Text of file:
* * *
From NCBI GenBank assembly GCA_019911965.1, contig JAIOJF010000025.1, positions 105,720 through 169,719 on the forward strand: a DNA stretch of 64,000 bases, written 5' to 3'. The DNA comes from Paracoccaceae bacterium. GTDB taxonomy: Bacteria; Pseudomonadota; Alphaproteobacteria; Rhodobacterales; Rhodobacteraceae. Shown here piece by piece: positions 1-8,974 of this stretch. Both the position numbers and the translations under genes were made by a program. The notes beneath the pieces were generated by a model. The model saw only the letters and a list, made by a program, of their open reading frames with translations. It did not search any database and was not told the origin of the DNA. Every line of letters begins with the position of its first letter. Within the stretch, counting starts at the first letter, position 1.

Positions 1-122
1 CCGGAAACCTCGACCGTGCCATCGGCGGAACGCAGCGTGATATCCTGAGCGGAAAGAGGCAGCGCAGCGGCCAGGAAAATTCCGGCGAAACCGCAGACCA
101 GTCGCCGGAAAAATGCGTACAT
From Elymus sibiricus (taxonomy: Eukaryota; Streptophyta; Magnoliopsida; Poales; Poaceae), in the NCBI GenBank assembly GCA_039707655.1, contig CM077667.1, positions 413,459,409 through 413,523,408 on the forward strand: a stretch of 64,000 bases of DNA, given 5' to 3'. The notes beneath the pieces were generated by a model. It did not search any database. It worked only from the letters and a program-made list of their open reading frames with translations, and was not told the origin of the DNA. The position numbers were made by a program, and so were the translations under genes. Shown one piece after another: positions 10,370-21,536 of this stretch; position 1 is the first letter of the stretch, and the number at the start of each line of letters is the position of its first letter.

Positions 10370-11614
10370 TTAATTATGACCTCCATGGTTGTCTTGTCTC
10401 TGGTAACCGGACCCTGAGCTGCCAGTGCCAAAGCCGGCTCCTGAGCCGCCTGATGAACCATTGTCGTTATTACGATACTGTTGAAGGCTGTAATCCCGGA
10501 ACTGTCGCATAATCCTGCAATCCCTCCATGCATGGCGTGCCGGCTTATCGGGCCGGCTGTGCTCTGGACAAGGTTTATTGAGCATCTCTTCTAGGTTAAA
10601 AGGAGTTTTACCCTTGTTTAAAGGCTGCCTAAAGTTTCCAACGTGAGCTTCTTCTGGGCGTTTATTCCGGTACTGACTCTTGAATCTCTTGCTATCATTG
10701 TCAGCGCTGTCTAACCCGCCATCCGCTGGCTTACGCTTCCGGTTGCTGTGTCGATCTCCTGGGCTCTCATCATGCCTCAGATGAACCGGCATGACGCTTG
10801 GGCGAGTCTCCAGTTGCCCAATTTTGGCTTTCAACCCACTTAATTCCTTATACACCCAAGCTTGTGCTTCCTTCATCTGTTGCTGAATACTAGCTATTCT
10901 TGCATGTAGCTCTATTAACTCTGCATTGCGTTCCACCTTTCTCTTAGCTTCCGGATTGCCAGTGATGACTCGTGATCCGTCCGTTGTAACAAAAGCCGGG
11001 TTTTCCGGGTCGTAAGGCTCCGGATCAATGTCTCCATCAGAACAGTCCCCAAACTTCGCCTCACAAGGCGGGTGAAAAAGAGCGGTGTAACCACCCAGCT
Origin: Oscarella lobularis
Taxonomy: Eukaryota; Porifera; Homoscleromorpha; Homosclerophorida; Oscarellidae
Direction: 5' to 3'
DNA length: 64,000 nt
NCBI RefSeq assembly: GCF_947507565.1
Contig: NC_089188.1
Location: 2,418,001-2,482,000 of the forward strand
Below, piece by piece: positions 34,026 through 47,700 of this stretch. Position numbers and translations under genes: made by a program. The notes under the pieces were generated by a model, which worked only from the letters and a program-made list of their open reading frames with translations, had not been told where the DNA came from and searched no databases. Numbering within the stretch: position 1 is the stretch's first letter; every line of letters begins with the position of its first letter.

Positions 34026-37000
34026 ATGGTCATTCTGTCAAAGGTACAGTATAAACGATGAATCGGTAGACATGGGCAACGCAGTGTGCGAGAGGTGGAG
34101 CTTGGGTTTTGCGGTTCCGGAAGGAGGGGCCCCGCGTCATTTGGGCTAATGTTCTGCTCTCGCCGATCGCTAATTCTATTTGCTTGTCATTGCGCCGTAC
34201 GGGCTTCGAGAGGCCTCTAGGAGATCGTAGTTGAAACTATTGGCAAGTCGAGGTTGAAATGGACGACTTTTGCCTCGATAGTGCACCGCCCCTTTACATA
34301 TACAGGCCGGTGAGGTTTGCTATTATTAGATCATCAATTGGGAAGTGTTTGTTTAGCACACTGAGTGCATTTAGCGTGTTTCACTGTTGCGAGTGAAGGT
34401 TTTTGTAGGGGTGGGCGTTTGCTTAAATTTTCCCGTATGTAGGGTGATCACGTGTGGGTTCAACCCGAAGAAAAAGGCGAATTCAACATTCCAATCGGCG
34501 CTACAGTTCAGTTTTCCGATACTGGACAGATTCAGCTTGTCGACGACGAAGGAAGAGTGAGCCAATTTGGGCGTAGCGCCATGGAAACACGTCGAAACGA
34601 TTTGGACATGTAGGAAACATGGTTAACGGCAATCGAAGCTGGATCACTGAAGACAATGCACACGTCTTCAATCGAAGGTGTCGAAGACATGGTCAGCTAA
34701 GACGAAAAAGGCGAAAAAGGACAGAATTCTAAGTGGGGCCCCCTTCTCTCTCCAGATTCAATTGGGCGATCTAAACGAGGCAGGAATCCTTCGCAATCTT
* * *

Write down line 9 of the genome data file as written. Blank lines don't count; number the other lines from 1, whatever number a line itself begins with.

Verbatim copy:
10501 ACTGTCGCATAATCCTGCAATCCCTCCATGCATGGCGTGCCGGCTTATCGGGCCGGCTGTGCTCTGGACAAGGTTTATTGAGCATCTCTTCTAGGTTAAA